When I first began my doctoral journey, and had just moved to Minnesota, I was fortunate enough to be introduced to Krista Kennedy, who was, at the time, ABD in the Writing Studies Department at the University of Minnesota (she is now an Assistant Professor at Syracuse University).
I had moved across the country, nearly 2000 miles away from anyone I knew, and had left behind a life that I knew well, one in which I worked full-time and went to school full-time, to embrace a different type of life. It was expected that I would have a full-time academic career, but leave my full-time work career behind, at least for the foreseeable future. It was, to say the least, culture shock. I didn’t know what to do with myself because I didn’t understand how to work successfully without working constantly and, to put it mildly, in a suffering way. What I mean by that is that I had come to understand success as a grueling, difficult path that required me to suffer in order to progress.
Why Krista mattered so much to me at that time (and I still consider her a cherished mentor) is because she suggested that I read Those Winter Sundays, edited by Kathleen A. Welsch. It is a book about female academics who come from working class families. She said it would help me put things in to perspective, to understand that I wasn’t alone, and that this did not have to be a struggle (a lesson I still haven’t learned, by the way – I am, even this semester, teaching 3 classes while working on my dissertation).
Fast forward to this October (2011). I was at a conference in Arizona, where I’m from, and was able to visit with family. During a family outing, we found ourselves in a lower-economic area of Phoenix and were looking for a place to get something to drink. My brother pulled into a 7-11, but some of us were reluctant to get out of the car because there were many people standing around looking like they might ask for money. My brother said to us, “That could be us.” My brother, an assistant professor of education at a university, reminded us that we weren’t far from those very people, and that at a point in our lives, we were homeless.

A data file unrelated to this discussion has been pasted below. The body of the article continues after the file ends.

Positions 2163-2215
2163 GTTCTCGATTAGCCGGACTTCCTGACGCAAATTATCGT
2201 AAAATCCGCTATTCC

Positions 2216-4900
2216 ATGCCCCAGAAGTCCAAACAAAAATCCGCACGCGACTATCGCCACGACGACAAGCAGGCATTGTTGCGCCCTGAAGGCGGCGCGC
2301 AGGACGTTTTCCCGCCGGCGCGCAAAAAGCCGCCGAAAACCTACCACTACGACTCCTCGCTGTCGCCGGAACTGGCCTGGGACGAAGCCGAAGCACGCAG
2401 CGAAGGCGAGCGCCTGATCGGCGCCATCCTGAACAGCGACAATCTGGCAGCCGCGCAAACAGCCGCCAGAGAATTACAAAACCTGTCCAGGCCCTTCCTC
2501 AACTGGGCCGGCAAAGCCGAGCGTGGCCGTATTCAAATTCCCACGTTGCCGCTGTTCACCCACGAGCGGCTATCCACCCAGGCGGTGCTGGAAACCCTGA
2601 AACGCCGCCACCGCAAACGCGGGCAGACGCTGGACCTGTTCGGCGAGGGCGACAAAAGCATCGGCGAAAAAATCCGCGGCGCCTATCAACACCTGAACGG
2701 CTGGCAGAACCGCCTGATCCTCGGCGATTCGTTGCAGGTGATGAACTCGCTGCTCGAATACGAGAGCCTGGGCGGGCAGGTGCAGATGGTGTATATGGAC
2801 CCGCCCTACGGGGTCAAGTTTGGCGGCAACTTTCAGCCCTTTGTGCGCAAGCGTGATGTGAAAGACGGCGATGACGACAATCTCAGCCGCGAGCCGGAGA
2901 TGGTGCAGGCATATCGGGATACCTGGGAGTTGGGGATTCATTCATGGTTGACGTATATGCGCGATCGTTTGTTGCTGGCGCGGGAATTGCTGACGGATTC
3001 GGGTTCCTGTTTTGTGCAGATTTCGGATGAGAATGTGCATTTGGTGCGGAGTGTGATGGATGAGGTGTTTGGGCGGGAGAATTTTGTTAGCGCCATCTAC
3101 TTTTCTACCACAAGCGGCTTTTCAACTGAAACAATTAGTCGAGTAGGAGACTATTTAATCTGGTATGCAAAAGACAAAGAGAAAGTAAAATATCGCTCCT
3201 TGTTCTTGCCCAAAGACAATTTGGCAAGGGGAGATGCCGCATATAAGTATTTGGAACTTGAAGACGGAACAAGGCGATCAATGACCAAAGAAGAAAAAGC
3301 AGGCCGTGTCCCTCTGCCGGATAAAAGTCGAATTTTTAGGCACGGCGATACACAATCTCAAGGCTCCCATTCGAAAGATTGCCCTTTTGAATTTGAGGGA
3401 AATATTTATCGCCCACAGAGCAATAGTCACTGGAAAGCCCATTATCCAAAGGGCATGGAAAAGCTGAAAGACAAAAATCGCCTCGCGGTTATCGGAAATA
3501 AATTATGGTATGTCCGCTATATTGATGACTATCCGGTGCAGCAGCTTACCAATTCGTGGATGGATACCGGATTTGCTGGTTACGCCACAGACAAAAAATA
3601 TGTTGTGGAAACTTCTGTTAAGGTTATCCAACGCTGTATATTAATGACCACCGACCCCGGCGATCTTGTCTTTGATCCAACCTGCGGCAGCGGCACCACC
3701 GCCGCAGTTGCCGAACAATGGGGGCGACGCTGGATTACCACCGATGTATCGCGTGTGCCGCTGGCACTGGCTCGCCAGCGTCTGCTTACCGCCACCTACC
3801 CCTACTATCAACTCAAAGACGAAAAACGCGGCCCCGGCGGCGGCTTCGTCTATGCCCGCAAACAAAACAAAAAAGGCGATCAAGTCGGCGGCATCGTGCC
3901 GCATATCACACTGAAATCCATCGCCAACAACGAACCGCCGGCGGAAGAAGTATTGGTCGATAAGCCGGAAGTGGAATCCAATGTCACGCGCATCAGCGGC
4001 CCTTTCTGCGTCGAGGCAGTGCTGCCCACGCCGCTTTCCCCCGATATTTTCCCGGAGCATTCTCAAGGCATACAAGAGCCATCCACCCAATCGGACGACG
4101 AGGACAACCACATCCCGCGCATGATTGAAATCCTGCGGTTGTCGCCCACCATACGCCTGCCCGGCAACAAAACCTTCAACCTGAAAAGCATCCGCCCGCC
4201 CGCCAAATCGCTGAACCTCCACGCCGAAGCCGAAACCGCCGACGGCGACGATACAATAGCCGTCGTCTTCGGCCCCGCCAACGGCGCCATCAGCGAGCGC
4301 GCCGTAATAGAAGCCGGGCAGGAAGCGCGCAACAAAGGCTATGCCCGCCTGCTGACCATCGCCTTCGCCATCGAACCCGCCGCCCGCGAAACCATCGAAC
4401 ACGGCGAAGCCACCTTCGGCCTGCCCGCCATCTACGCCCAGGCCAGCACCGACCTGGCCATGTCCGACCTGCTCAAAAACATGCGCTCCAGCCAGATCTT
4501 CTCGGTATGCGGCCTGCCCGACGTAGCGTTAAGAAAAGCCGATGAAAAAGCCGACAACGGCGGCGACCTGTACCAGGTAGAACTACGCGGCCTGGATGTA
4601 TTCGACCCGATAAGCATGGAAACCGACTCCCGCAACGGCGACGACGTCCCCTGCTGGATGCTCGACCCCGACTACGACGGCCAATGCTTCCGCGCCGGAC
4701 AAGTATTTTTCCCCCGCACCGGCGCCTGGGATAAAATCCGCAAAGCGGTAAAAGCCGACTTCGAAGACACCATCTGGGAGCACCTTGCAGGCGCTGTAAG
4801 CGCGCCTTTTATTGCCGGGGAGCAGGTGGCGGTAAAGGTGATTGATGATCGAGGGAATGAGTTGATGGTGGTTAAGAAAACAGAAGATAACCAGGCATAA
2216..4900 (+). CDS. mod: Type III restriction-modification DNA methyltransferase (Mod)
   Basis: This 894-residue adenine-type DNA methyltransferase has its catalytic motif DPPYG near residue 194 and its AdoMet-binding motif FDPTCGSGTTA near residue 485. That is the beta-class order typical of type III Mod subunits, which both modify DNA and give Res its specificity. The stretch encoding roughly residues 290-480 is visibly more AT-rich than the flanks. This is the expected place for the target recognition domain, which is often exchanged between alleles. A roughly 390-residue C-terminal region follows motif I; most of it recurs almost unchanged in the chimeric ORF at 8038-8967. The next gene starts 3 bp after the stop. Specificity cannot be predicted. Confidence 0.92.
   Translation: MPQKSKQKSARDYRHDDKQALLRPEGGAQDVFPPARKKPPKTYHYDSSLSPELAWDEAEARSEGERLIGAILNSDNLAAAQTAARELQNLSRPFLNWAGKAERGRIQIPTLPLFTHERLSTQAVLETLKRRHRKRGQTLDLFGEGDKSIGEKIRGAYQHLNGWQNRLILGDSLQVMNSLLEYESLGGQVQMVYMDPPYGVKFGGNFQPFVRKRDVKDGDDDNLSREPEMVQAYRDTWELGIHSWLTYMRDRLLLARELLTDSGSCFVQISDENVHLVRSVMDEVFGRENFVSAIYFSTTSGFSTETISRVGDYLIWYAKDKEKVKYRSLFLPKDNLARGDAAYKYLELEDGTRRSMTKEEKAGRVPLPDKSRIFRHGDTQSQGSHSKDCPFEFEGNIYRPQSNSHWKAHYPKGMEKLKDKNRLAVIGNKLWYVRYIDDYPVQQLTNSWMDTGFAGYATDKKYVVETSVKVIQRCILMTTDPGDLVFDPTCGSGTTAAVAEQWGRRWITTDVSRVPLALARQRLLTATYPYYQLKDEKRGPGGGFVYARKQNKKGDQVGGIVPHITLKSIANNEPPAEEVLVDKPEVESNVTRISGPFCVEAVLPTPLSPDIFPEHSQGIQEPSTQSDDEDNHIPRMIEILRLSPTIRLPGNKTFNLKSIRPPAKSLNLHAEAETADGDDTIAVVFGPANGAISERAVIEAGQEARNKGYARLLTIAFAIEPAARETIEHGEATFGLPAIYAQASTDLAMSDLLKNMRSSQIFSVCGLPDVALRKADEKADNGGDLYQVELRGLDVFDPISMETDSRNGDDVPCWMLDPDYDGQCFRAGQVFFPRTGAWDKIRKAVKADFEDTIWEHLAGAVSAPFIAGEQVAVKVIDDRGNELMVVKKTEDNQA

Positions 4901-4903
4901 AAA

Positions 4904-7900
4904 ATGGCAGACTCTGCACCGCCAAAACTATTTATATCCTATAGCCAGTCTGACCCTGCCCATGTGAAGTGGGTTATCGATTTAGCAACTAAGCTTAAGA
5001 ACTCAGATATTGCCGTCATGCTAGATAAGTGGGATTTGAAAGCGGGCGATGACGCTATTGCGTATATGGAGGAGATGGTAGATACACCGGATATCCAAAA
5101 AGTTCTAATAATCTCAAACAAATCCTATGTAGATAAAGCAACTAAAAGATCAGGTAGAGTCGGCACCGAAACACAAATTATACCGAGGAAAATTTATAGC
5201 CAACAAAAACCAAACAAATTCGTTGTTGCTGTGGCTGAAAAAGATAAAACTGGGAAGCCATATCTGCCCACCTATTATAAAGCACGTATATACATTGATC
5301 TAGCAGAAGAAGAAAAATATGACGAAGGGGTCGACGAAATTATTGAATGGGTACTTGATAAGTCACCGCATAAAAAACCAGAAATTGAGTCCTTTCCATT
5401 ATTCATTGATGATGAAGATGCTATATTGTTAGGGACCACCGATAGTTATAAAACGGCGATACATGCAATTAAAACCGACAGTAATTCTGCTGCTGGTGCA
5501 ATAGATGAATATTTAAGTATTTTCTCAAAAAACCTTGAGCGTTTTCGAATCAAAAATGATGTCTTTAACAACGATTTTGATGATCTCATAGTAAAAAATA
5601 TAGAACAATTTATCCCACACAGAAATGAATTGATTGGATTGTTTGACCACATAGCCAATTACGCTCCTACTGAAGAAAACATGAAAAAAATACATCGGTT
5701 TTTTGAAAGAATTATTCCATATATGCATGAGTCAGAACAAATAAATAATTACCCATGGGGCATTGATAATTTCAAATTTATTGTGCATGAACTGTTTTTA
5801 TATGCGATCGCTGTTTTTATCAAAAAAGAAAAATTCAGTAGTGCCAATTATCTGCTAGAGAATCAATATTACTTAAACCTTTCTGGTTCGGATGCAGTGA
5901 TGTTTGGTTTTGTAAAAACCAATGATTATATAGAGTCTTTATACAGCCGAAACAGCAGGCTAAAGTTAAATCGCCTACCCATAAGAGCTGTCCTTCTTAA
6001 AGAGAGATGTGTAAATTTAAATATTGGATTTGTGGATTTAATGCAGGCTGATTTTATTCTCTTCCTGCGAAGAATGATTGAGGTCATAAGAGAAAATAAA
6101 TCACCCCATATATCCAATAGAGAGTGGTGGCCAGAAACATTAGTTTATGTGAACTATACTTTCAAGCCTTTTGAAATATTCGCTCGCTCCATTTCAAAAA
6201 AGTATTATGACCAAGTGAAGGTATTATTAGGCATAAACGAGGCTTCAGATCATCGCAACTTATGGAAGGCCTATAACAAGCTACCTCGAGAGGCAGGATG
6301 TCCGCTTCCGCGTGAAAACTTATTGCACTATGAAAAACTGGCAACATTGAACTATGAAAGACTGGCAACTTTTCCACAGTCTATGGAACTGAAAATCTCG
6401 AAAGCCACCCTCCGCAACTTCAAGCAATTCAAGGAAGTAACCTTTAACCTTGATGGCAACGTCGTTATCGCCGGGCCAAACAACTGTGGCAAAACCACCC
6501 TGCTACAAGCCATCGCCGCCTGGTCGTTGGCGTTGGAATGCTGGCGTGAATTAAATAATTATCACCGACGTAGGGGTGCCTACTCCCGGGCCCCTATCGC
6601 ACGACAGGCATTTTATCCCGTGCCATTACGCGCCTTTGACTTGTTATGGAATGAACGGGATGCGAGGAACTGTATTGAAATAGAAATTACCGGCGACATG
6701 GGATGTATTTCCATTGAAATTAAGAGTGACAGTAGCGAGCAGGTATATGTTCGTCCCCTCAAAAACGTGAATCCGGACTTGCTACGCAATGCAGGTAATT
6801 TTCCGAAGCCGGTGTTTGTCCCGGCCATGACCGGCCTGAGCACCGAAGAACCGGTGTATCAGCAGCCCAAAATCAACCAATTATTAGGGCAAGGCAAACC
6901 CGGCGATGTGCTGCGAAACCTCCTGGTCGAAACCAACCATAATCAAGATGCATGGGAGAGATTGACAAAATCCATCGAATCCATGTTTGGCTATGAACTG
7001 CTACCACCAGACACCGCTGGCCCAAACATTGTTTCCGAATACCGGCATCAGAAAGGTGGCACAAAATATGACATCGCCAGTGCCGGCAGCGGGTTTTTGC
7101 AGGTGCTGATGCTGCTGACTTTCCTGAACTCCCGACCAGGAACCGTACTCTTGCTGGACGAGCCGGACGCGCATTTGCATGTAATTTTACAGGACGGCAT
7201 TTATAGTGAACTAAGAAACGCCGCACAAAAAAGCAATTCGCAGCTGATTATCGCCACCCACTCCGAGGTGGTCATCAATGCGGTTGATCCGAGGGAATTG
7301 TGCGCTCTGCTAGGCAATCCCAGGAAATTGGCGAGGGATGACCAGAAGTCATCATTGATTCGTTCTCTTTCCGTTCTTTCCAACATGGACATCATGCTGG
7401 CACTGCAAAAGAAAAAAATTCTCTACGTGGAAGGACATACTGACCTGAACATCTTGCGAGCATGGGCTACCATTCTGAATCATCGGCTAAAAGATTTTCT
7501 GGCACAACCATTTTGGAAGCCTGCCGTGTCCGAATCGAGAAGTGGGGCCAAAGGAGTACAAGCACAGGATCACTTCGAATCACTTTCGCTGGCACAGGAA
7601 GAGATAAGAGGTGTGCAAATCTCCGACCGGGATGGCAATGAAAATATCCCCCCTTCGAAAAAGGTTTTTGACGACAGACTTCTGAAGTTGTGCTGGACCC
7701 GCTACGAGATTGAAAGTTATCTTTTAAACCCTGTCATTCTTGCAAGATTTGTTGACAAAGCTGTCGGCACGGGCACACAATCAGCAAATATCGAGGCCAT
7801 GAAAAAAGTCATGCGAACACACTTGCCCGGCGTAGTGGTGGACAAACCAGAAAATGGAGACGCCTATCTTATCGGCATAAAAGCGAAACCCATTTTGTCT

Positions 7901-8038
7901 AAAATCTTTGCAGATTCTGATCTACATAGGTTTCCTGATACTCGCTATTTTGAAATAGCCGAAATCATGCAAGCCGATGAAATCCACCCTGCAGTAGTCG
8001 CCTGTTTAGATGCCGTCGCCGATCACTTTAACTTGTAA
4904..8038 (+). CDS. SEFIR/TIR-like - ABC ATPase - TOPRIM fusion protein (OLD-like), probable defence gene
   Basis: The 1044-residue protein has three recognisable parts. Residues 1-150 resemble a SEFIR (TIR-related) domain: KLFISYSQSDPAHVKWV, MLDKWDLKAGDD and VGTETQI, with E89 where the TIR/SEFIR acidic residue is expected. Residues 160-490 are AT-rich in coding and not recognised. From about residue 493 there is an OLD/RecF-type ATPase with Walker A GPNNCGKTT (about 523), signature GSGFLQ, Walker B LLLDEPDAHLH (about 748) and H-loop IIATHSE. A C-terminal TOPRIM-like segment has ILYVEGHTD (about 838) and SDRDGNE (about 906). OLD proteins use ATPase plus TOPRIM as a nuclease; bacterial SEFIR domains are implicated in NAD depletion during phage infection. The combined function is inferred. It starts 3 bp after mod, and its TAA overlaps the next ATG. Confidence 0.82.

I came home, thinking about this. Thinking about being poor and destitute and disenfranchised. We were the working class poor at one point in our lives. There were times when we, as a family, and sometimes individually, did not have a home — or the place we called home was the back room of a business, the makeshift cots in a van, a sleeping bag in the back of a station wagon, or a very small motorhome parked outside of a business. I’m not there now, but I often feel as if I’m only a step away from being there again. And as I pondered this for the next few weeks, a friend suggested that I may wear that as a guard against being privileged, against being amongst those who are privileged.
That brought me back to the book that Krista had suggested a few years prior. In the foreword, Janet Zandy writes
Class differences are measured by the absence of the right clothes, the best early medical and dental care, and, perhaps more importantly, the intangible psychological lift of the privileged, of growing up economically secure with space and time for play instead of constant work, where one explores options rather than settles for what is available. Class status and circumstances shape, perhaps determine, choice.
I needed a moment to catch my breath. I had been struggling with trying to understand the Occupy movement. It seemed, to me, to be a lot of privileged people making a stand. I didn’t see my people out there. And why would I? They couldn’t be there. They are at work, struggling to make ends meet. They don’t have the option to go there. They don’t have the choice.
Throughout this occupation of parks and campuses across the country, I’ve tried to connect with this movement. I’ve tried to understand it, to make sense of it. And still, I struggle. Maybe that is because I don’t see the choices available, even to this day. Maybe it’s because I do still feel underprivileged in many ways (although, I know I’m not — I have an education that many people dream about, a roof over my head, and food in my kitchen). What all of this makes me wonder is if I’m the one who is occupied; am I occupied by a past that has become such an integral part of me that I only see a life of few choices? Or has it always been that those who need change the most are the least able to make it happen?
This is wonderful, Dawn. This movement most certainly has provoked reflection for many individuals. Thanks for the reference to Welsch’s book. It sounds interesting and like a great gift to a certain someone I know.
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